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What you Need to Know about EMS Training

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A new trend sport conquers the fitness industry: EMS training is getting more and more popular, and EMS studios are springing up like mushrooms. Here’s everything you need to know about this innovative form of exercise! 

What is EMS Training?


EMS (= electrical muscle stimulation or electromyostimulation) is a new trend sport that originally comes from physiotherapy. This high-intense whole-body workout uses low-frequency electrical impulses to stimulate those muscles that are often ignored by conventional training methods. During an EMS training session, which only lasts about 20 minutes, all big groups of muscles are stimulated, also the underlying muscles. Despite its short duration, EMS is as effective as several hours of traditional strength training.

The workout routine consists of both dynamic and static exercises that can be varied in all kinds of ways. The electrical impulse is transferred to the body via electrodes. Both the duration and the intensity of the impulses are controlled through an EMS device that allows each group of muscles to be stimulated individually, at different or equal intensity. 

EMS workout

A common misconception is that the electrical impulses are harmful to your body. The opposite is true, actually. The low frequency isn’t dangerous for humans, so you don’t have to worry about being harmed by the electrical impulses. 

→ Electrical muscle stimulation is a very efficient, intense, and time-saving kind of training.  


Who Shouldn’t Do an EMS Training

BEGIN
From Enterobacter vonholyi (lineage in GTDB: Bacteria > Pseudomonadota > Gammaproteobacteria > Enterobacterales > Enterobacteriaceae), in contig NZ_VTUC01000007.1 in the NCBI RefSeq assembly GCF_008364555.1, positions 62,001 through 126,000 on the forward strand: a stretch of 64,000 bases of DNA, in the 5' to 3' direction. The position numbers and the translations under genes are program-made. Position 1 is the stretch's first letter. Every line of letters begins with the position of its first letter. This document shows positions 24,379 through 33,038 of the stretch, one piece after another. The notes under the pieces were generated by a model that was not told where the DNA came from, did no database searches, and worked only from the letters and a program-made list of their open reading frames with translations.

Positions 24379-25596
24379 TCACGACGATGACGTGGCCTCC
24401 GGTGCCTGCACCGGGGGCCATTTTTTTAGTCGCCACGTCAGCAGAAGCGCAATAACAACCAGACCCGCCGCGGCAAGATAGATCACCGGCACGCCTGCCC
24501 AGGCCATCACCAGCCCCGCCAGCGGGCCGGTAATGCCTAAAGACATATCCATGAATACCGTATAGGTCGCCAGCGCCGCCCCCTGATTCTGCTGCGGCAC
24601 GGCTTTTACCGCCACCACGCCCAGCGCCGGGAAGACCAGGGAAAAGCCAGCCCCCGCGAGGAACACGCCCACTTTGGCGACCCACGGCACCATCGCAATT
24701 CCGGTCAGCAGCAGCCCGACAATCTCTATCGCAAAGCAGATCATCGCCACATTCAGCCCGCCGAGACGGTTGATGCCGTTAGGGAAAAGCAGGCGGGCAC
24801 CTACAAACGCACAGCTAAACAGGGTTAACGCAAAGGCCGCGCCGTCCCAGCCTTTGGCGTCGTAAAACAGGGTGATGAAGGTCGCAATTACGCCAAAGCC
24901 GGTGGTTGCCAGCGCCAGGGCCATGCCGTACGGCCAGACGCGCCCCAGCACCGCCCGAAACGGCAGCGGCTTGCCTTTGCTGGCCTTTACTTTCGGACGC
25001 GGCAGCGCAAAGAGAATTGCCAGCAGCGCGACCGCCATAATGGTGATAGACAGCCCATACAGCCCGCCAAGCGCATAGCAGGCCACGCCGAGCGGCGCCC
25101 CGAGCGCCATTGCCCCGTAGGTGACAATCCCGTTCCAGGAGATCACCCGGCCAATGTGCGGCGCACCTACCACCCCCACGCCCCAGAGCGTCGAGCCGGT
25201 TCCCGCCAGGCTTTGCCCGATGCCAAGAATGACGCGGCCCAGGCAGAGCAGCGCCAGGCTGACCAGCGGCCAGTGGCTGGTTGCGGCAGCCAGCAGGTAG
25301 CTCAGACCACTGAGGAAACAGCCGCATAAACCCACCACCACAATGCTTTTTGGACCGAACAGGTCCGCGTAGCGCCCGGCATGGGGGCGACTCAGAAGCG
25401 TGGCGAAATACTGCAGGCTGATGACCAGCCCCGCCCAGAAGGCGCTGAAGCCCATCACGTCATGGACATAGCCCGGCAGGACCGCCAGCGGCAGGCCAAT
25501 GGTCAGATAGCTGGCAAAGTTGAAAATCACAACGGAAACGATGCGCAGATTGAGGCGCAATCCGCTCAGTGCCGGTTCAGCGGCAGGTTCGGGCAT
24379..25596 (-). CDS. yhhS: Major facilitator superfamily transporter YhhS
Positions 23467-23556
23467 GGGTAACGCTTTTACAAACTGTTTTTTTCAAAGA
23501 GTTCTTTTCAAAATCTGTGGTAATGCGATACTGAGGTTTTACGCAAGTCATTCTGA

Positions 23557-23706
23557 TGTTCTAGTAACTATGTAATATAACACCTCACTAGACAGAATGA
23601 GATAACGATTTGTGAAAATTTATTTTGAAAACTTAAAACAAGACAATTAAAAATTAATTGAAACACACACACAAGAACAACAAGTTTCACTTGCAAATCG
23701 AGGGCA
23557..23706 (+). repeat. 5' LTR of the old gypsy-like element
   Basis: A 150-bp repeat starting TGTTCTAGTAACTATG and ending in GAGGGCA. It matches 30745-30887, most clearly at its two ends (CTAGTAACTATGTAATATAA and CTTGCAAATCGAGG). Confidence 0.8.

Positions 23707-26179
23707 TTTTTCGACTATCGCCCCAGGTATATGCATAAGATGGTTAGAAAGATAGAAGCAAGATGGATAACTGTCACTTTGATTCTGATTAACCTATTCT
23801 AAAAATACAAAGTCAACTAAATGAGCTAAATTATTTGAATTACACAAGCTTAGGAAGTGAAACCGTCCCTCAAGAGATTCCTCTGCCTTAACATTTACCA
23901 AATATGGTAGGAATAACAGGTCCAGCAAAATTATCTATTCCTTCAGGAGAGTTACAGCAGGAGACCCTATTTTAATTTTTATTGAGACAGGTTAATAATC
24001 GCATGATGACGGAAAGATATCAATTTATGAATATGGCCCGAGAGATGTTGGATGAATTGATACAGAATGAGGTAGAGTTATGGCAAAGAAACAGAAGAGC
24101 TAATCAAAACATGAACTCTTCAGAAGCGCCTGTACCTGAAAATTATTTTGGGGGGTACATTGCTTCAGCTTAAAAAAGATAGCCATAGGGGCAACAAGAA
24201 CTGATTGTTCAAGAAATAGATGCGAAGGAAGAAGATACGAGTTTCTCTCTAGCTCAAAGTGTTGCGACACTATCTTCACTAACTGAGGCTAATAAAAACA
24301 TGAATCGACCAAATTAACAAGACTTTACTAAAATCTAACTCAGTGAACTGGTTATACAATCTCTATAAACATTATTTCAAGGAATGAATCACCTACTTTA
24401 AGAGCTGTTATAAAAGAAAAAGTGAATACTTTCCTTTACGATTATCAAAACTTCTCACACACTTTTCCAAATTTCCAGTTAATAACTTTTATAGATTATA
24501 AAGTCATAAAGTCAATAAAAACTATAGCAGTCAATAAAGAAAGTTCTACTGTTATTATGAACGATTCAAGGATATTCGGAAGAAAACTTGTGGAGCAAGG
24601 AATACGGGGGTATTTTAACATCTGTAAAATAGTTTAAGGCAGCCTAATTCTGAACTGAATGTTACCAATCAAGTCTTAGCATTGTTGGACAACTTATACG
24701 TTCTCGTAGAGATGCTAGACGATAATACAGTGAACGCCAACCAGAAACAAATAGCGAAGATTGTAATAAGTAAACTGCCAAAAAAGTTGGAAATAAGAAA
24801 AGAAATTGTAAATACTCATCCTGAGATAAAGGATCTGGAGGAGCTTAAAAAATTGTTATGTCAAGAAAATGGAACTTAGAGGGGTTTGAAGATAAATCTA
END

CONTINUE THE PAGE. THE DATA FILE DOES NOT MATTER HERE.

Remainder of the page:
If there are no existing health problems, almost everybody can take part in an EMS training – including old people as well as teenagers. But there are three groups of persons who shouldn’t train with electrical impulses. 

First of all, this includes people wearing a cardiac pacemaker because the electrical impulses could have negative effects on it. You are pregnant? Then EMS training isn’t a good idea as well. But after giving birth, the training helps to form back and tighten your body. When having a cold, a temperature, or a bacterial infection, you should also cancel your training session. 

And then there are some diseases that require consulting a doctor before you start with EMS training: cardiovascular diseases, cancer, tumour diseases, neurological diseases, diabetes, and epilepsy. If you wear an implant or have problems with physical effort, you should also talk to your doctor first. 

In general: everyone who is healthy and able to work out without any problems can take part in an EMS training session! 


Effects of Electrical Muscle Stimulation 


The efficiency of EMS training has been scientifically proven. EMS is a whole-body workout strengthening all groups of muscles. Through this effective muscle building our body burns more calories, what helps us to lose weight and decrease body fat. EMS also fights cellulite and tightens our skin. It is also an effective way for both preventing and rehabilitating common back problems such as disc herniations and muscle tensions. 

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